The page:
Lyoness is 'buying' (but with your money)

Once upon a time, way before the extensive media coverage and the investigations started, everyone believed that Lyoness was able to spend a fortune on a variety of things, all because of the one percent they received on all purchases made with their cashback card.

Not only did Lyoness promise to multiply all of their participants' investments by nine (!), it also signed a three-year sponsor contract with the organisation behind the Austrian Open golf tournament (pdf) for a prize total of at least one million euros, it hosts extravagant and decadent events all across the globe and once in a while, just for fun, it invites people to go on a treasure hunt. With monthly prizes ranging from hundreds of thousands, to millions of euros.

However, when one considers Gerhard Huber's claim that Lyoness has an annual turnover of more than a billion euro, this should not be to hard to comprehend. If the entire Lyoness turnover were to consist of nothing more than the sum of all 1% discounts that Lyoness receives on purchases made by their members, in the shops of those same exact members should amount to one hundred times one billion. This would mean that the approximated 2.7 million Lyoness members would have had to spend one hundred billion euros per year, only on products that can be bought at Lyoness partners (you'd better like LIDL). Yes, that is: euros

Per year. Per member, this would amount to a little more than 370.000 euros per year.

Lyoness adherents reading this blog may argue that I have no way to prove that this did not happen. Perhaps not, but I've got a hunch.

Additionally, the Swiss medium Beobachter and ORF Report, who's journalists had a look in vital parts of the Lyoness administration, have come to the conclusion that 99.67% of the Lyoness turnover has nothing to do with the one percent (until recently always mentioned as the only source of Lyoness' revenue) they receive on every purchase made by Lyoness members; no, these estimated 990.670.000 euros come from the advance payments on future discounts, i.e. the position system, i.e. the pyramid scheme.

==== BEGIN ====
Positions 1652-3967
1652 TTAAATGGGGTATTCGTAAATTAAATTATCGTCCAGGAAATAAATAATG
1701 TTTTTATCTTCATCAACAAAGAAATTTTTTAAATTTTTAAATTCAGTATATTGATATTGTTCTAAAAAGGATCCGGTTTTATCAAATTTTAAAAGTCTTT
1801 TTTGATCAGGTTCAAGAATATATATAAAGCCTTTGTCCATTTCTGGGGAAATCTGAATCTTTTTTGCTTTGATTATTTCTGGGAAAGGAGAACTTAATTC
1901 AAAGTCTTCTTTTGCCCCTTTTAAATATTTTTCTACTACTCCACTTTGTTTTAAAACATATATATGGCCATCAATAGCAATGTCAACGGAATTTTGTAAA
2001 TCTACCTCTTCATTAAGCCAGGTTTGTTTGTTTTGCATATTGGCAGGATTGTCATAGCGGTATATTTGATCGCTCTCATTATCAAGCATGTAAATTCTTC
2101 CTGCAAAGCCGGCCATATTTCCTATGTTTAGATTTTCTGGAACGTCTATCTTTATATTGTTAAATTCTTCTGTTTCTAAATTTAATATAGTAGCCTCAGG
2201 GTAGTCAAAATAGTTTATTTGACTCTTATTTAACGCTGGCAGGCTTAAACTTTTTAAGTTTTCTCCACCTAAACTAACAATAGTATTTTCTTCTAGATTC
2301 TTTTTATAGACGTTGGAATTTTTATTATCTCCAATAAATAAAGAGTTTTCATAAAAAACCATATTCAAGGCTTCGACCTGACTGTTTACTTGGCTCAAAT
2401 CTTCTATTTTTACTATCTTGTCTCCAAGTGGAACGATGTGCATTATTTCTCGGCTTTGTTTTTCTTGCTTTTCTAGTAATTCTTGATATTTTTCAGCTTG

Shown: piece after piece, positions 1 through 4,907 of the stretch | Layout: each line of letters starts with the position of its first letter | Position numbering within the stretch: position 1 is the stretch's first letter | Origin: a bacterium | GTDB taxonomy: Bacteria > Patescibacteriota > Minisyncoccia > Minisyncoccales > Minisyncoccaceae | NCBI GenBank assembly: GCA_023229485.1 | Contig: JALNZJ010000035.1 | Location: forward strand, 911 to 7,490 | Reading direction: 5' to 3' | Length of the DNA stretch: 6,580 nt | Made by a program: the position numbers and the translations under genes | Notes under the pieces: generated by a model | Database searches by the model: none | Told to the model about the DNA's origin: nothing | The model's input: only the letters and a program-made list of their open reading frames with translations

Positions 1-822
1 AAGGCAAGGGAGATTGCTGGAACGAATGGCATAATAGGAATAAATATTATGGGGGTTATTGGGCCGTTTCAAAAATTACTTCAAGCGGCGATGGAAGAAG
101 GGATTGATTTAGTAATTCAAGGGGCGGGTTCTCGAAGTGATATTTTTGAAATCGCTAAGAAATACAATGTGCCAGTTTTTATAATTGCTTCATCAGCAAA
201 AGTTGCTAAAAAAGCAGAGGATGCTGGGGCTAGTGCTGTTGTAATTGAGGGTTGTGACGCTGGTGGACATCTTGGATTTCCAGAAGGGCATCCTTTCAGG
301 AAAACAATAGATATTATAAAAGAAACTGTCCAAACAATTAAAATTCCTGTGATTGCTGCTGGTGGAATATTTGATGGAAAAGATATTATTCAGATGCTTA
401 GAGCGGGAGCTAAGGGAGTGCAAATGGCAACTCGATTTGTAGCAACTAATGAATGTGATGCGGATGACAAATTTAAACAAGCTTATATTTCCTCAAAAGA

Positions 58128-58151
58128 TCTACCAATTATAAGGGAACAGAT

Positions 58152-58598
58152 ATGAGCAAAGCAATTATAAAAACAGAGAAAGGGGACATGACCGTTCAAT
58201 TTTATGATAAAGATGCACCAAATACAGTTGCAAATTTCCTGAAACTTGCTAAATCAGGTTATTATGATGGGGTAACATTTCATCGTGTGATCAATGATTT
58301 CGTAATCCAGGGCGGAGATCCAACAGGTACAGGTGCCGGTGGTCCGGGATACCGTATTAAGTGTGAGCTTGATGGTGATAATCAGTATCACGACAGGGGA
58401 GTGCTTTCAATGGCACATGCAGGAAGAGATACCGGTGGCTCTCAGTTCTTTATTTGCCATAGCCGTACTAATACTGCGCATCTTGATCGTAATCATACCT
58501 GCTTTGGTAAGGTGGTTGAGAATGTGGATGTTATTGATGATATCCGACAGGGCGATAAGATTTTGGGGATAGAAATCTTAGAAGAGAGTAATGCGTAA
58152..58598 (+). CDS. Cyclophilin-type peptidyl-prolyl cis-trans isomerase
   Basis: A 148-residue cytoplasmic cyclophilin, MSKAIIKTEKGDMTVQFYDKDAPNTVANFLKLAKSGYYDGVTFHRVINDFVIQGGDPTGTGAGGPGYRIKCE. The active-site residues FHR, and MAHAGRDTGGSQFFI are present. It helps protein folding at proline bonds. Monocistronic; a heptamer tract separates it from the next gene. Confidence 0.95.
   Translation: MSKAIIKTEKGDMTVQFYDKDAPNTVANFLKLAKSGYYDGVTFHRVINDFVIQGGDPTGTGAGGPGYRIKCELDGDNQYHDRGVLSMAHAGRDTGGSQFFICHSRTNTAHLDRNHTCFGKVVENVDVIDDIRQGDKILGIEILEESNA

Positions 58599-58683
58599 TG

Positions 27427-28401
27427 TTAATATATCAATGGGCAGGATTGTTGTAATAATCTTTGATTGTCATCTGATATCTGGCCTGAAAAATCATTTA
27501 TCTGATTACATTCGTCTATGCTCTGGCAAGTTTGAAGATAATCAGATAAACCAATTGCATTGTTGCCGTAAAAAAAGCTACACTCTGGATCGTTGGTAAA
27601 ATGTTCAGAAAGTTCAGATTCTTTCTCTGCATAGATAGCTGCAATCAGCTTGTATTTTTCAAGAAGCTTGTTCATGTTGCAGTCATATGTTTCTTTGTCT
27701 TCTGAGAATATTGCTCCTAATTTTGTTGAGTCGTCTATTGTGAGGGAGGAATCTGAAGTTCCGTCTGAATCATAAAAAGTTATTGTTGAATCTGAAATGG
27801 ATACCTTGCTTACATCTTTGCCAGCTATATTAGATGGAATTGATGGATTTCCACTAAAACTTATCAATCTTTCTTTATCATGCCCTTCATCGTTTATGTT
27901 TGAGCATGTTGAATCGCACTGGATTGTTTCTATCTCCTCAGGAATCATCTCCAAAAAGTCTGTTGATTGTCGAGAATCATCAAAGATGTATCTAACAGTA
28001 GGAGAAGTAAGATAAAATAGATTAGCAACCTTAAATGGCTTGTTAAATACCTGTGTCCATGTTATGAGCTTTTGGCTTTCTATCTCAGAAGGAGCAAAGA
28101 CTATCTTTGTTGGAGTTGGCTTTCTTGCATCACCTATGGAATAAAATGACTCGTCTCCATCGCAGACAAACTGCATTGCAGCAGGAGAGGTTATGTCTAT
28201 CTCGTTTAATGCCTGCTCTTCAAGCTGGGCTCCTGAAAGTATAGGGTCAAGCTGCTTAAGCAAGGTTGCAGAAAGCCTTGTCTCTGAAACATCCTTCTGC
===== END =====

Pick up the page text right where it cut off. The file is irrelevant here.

As American readers of this blog may know, the Federal Trade Commission utilises a rule of thumb (pdf) that if a 'company' sells less than 70% of its products or services to consumers outside of their organisation, it is an illegal pyramid scheme, which will consequentially be shut down by the FTC. Lyoness does not sell anything and 99.67% of their turnover comes from inside the organisation, the down payments of enrolled participants.

Unfortunately, for those of you who like fairy tales, this dream got crushed like a small ice cube by a meteor. The only reason Lyoness signed a three-year contract with the Austrian Open was to try to restore the faith of their believers - i.e. that they would still exist in three years. I sincerely doubt it. The only reason Lyoness organises treasure hunts with incredible prizes, is to try to create some goodwill and to lure some more people into the scam. Goodwill is also one of the reasons that Lyoness is 'investing' in a 'sustainable and fair world' through its charity foundations. It has been suggested that another reason for that is to obstruct justice and to be able to easily move illegally made money from country to country.

In other words, you (as a Lyoness victim) paid for Freidl meeting Nelson Mandela. You also paid for his 'birthday trip' to the Maldives. I can imagine that the victims of Lyoness are pretty frustrated that Freidl is such a big spender - with the money he took from you. Everything Lyoness has paid, you paid. And odds are, you will not see this money back. I wonder whether Freidl got cash back with every purchase.

1 comment:

  1. It is interesting to note, that in order to avoid closure in the 1970s for running a pyramid fraud (comprising a fake 'direct selling scheme' with virtually no authentic retail sales to the general public and, therefore, no significant or sustainable external revenue), the Amway' racketeers suddenly produced a '70% sales rule' which, to casual observers, appeared to comply with FTC rules.

    In reality, the short-sighted dim-wits at the FTC completely failed to spot this 'Amway 70% sales rule' was itself a fake within a fake, cleverly written in such a vague way that it could be taken to mean 'sales' to the 'Amway' participants themselves.

    Subsequently, virtually all other gangs of 'MLM income opportunity' racketeers have copied the essentially-meaningless 'Amway 70% sales rule' in order to dodge prosecution in the USA and to continue to commit fraud.

    In other words, because these fake 'sales rules' have been used to obstruct justice, they have clearly formed part of an overall pattern of ongoing, major, racketeering activity (as defined by the US federal Racketeer Influenced and Corrupt Organizations Act, 1970)

    Of course, the fact that the 'Lyoness' racketeers have 'sponsored' the Austrian Golf Open, means that the European Golf Tour has actually been in receipt of a large sum of stolen money.

    Furthermore, seeing as I have taken the trouble to inform officials at the European Golf Tour HQ in England, of what they have become involved in (albeit, in ignorance of reality), the subsequent silence of these officials on the subject of 'Lyoness,' now makes them accessories after the fact to ongoing, major racketeering activity.

    David Brear (Copyright 2013)